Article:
ALK inhibitors are very effective in the treatment of ALK fusion-positive tumors, but these eventually develop resistance to therapy. Understanding how tumors become resistant is key to identify subsequent therapeutic approaches that will extend treatment efficacy. Most of what we know about treatment resistance in this setting is limited to how some of these tumors develop other changes in the ALK gene itself or other genes (mutations). However, other tumors may become resistant through a different way, by undergoing major shifts in which genes are active (“epigenetic” changes). We seek to characterize these changes and develop new therapeutic strategies for those patients with ALK fusion-positive lung cancers whose tumors develop this type of resistance.

2022 LCRF and MET Crusaders Research Grant on MET-Driven Lung Cancer

Timothy Burns, MD, PhD

University of Pittsburgh

RESEARCH PROJECT:

Targeting glycolysis in MET altered lung cancer brain metastases

SUMMARY:

Lung adenocarcinoma (LUAD) has the highest incidence of brain metastases (BM) with almost 40% of lung cancer patients developing BM during the course of their disease. As there are no targeted therapies for the treatment of LUAD-BM, the development of novel treatments to effectively prevent and treat LUAD-BM is urgently needed to improve patient survival. Our preliminary studies suggest that alterations in the MET gene are selected for in metastatic lesions to the brain, and that the MET pathway may be a therapeutic target for LUAD-BM. In this project, we will define the metabolic vulnerabilities of MET altered NSCLC BM and provide the preclinical rationale to test whether metabolic inhibitors could be effective in a significant subset of LUAD BM patients (~20%) in the clinic.


2022 William C. Rippe Award **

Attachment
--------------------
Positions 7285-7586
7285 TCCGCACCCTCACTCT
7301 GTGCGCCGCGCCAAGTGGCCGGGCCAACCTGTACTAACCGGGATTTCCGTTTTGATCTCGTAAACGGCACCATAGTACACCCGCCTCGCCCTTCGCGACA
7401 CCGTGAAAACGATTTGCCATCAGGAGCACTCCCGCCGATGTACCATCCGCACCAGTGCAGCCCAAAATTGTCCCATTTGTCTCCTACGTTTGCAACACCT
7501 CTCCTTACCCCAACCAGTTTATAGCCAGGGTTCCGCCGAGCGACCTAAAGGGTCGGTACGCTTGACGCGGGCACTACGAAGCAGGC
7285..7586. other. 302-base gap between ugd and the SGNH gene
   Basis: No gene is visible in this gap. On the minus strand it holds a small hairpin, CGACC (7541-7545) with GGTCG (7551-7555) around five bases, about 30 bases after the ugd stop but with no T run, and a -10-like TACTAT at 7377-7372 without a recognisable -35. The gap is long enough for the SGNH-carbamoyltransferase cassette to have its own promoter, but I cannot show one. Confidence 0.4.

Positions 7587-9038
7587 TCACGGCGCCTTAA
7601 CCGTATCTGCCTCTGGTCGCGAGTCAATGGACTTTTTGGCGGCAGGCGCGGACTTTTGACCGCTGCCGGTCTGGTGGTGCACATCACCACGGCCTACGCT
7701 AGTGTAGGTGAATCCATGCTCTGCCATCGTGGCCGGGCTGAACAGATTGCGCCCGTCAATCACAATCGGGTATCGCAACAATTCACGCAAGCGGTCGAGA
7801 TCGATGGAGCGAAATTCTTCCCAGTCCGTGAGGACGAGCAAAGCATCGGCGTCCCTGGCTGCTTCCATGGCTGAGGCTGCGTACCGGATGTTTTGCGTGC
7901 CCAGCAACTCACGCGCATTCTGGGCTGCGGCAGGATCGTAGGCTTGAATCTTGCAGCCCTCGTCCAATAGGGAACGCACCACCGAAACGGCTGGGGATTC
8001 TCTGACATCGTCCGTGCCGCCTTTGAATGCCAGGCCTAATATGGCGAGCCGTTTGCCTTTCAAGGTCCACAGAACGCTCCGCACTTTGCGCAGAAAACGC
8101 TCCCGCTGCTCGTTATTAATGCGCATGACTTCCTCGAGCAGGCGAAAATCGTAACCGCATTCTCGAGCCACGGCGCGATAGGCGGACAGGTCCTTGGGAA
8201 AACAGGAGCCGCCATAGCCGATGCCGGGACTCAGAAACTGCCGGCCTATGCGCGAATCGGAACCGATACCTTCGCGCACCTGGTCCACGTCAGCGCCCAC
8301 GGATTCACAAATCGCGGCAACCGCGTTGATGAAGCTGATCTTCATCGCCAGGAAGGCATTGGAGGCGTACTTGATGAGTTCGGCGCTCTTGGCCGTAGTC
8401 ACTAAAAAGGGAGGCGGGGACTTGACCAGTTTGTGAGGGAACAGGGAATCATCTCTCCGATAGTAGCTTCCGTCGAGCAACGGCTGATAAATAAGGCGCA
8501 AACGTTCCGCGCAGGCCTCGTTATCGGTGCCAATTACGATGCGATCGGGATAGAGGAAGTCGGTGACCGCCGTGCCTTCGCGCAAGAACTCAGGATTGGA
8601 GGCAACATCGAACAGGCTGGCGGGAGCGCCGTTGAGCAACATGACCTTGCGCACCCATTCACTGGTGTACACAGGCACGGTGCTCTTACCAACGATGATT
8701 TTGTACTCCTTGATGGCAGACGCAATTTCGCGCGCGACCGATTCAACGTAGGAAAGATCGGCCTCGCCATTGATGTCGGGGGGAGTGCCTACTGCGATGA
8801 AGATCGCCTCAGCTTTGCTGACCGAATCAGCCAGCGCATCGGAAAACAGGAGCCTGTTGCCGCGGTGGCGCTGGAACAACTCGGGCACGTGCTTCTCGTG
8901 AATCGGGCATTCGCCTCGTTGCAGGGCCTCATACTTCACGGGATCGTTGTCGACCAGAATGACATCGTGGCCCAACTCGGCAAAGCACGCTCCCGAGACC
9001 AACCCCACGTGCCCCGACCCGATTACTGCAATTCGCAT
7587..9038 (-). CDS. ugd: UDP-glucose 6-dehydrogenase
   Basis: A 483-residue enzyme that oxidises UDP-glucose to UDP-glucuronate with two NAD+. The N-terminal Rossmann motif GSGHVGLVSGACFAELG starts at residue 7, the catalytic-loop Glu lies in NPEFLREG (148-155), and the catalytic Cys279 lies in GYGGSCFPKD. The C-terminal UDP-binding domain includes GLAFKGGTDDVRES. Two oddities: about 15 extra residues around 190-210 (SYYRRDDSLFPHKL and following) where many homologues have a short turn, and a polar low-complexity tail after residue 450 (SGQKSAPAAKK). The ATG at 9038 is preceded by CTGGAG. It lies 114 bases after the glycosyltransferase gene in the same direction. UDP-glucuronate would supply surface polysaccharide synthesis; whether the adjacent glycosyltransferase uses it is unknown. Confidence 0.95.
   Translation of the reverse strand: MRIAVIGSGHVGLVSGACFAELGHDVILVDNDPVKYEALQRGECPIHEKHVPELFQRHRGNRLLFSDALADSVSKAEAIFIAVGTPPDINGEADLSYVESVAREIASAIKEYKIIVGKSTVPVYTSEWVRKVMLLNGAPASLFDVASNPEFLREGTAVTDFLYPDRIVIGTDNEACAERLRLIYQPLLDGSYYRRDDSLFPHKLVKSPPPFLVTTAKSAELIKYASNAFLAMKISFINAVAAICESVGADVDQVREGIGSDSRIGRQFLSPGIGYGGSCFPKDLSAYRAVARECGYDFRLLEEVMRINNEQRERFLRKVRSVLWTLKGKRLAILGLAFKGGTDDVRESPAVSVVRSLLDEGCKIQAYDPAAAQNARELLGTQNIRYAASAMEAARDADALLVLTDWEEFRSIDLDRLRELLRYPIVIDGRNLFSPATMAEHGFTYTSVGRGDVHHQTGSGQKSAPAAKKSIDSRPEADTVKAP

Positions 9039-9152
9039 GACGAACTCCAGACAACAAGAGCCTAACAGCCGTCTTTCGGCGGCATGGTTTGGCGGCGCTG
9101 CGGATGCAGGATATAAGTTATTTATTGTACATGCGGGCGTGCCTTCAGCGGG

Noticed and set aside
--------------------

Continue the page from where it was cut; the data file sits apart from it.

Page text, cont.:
Emiliano Cocco, PhD

Miller School of Medicine of the University of Miami

RESEARCH PROJECT:

Exploring novel therapeutic options to target MET-driven lung cancers

* * This project was awarded the LCRF William C. Rippe Award for Distinguished Research in Lung Cancer, acknowledging the investigator whose proposal not only demonstrated exceptional scientific merit but also exemplified an enduring commitment to making an impact in the field of lung cancer research.

SUMMARY:

MET alterations are recurrent drivers in Non-Small-Cell lung cancer (NSCLC). While most anti-MET agents are active, resistance develops. Identifying more effective approaches to target MET-driven NSCLCs is an unmet need. Here, we aim to 1) parallel the clinical development of a new anti-MET Antibody-Drug-Conjugate (ADC) with its pre-clinical characterization, 2) evaluate the efficacy of MET inhibitors with different binding modes (type I and II agents) against MET mutant NSCLCs and, 3) unveil mechanisms of resistance to these therapies. Successful completion of this proposal will provide insights into the activity of a new MET ADC, as well as of type I and II MET inhibitors. Moreover, it will reveal possible mechanisms of resistance to these agents, potentially suggesting new therapies.

Dr. Cocco’s work was published in Nature Reviews Clinical Oncology, Feb. 20, 2023.


Xiuning Le, MD, PhD

University of Texas MD Anderson Cancer Center

RESEARCH PROJECT:

Optimization of MET-CAR-T/NK cell-based therapies for MET exon 14 skipping NSCLC

SUMMARY:

Chimeric antigen receptor (CAR) based cell therapy is a way to get immune cells, either T cells or NK cells to fight cancer by changing them in the lab so they can find and kill cancer cells. CAR-T cell therapies have been approved by FDA in lymphoma, but it is still slow in the solid tumor arena. For METex14 skipping and MET overexpressed lung cancer, CAR T/NK approach is particularly promising as MET antibody-based therapies have shown good clinical results. Here, we will first test if CAR T/NK cells can effectively kill METex14 tumor cells in vitro and in mouse models. Next, we will evaluate combinations to enhance the efficacy of MET targeting CAR T/NK cells, aiming to produce benefit in cancers having low- or moderate-MET levels, which can benefit more lung cancer patients.

2022 LCRF and EGFR Resisters Research Grant on EGFR-Driven Lung Cancer

2022 James B. Dougherty, MD Award*

Swarnali Acharyya, PhD

Columbia University Medical Center

RESEARCH PROJECT:

Drugging the S100A9-Retinoic acid pathway: companion biomarker and therapy

* This project was awarded the James B. Dougherty, MD Award for Scientific Merit acknowledging the investigator whose proposal was selected for outstanding overall merit by LCRF’s Scientific Advisory Board.

SUMMARY: